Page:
At this point, I’ll skip the process of reiterating HealBe’s disaster of an Indiegogo campaign in any detail. In short, HealBe launched a campaign for a device called the GoBe that promised to count calories burned during a workout by measuring glucose levels in the bloodstream. It may not even be possible. That’s just one of the issues with the campaign. Here are the relevant links if you need some deeper background:
On Indiegogo, a miracle health device crowdfunds $730k. One problem: it might be total bullshit [PandoDaily]
PandoDaily’s James Robinson has led the charge on covering the campaign, and he deserves to be applauded for it. He in all likelihood saved an untold number of people from parting with their cash. I say this as a member of the crowd; I’ve read the allegations and done my own due diligence, and I cannot for the life of me believe that HealBe is going to deliver a product that works as advertised. I don’t believe in the team or the science.
Part of the beauty of crowdfunding is that I’m entitled to that opinion as much as some of HealBe’s most zealous backers are entitled to disagree with me. When people say “the democratization of capital,” this is what they mean.
Furthermore, I have a profound respect for Indiegogo as a platform because I know from the past year-plus of covering them that this process of democratization is their raison d’être. If Kickstarter is the careful, surgical & cliquey big brother of the crowdfunding space, Indiegogo is the occasionally reckless little brother that makes friends with everyone in the neighborhood. Indiegogo balances Kickstarter out with their “no gatekeepers” approach.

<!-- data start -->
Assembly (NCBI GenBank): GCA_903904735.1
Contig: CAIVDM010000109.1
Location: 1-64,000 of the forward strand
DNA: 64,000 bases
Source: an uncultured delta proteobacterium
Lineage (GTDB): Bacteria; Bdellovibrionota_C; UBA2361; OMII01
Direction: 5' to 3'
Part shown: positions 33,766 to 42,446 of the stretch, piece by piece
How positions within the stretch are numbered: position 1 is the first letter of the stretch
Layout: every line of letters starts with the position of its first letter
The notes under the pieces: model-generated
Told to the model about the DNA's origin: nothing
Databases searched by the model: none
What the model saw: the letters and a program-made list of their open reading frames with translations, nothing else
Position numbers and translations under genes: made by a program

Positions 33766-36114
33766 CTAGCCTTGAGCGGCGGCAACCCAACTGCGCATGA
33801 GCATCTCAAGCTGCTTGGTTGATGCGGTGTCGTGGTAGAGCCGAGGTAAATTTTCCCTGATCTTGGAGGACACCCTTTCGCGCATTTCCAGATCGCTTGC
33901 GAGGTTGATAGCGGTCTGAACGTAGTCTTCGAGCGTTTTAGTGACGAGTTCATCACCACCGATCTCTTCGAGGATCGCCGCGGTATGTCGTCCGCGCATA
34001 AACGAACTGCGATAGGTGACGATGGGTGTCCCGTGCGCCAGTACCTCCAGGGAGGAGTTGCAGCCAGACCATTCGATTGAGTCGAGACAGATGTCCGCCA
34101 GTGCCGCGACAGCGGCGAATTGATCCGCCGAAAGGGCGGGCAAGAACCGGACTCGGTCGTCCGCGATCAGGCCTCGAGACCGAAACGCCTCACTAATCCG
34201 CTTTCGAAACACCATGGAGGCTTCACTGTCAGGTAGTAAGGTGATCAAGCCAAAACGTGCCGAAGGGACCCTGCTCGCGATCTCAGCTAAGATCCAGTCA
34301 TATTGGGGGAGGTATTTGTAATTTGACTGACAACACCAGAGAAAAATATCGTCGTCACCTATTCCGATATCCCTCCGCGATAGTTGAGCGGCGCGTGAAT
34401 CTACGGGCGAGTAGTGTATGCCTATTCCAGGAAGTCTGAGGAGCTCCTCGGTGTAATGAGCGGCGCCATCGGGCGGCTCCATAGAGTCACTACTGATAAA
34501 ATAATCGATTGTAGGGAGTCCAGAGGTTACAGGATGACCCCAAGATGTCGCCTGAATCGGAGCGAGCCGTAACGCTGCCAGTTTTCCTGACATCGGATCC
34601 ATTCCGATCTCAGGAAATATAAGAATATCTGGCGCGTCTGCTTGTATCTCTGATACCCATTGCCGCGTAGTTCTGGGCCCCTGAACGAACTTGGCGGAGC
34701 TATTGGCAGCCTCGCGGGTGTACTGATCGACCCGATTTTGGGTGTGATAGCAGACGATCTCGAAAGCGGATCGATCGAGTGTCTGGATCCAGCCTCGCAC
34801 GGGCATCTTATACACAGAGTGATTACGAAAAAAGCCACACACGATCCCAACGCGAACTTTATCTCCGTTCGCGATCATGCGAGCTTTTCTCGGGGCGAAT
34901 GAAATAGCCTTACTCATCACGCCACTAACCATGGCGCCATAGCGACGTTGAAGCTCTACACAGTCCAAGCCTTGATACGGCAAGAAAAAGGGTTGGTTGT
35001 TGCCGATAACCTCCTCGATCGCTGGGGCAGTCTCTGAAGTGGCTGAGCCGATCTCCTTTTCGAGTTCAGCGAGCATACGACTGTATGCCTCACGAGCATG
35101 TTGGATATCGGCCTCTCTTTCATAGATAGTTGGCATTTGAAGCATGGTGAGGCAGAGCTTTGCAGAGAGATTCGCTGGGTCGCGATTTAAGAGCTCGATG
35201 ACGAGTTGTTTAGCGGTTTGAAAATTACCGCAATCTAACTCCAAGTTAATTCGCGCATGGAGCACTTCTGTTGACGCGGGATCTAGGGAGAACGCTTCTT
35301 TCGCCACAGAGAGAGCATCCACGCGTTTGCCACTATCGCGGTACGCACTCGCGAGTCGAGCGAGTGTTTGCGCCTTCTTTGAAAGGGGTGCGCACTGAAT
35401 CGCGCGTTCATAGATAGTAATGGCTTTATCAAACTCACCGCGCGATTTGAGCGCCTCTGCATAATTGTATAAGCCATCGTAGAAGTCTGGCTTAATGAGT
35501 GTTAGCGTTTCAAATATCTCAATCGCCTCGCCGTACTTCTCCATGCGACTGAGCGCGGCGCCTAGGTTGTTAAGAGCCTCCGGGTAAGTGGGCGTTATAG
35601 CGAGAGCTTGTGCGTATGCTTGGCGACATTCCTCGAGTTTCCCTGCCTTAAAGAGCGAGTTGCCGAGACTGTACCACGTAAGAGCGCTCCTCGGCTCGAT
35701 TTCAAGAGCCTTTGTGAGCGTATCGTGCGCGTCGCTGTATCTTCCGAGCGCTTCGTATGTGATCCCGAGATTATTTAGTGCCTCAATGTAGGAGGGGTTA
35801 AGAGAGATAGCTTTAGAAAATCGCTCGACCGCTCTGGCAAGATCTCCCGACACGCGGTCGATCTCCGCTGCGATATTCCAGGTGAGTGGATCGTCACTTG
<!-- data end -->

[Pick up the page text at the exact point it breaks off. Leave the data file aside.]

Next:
I’m not saying either is right or wrong. There’s a place for both, but ask me if I think an entrepreneur with a half-baked idea should be able to raise money for said half-baked idea and I’ll tell you, unequivocally: Yes, if the crowd decides it to be so.
If Kickstarter is the careful, surgical & cliquey big brother of the crowdfunding space, Indiegogo is the occasionally reckless little brother that makes friends with everyone in the neighborhood. Indiegogo balances Kickstarter out with their “no gatekeepers” approach.
That is the story of the GoBe. It’s not a product yet. If it were, it’d in all likelihood be listed on Kickstarter, the inarguable leader of the crowdfunding pack and stop #1 for hardware projects even though they aren’t a store or something. However, the GoBe is at this point just an idea – a prototype – and Indiegogo is the place to raise funds for an idea.
Here’s where James Robinson and so many other journalists miss the boat, and why Indiegogo is right in not canceling the GoBe campaign: it isn’t up to us or the individual platforms. The final decision for whether or not to provide HealBe with the funds they deem necessary to bring their product to market lies with the crowd and only the crowd.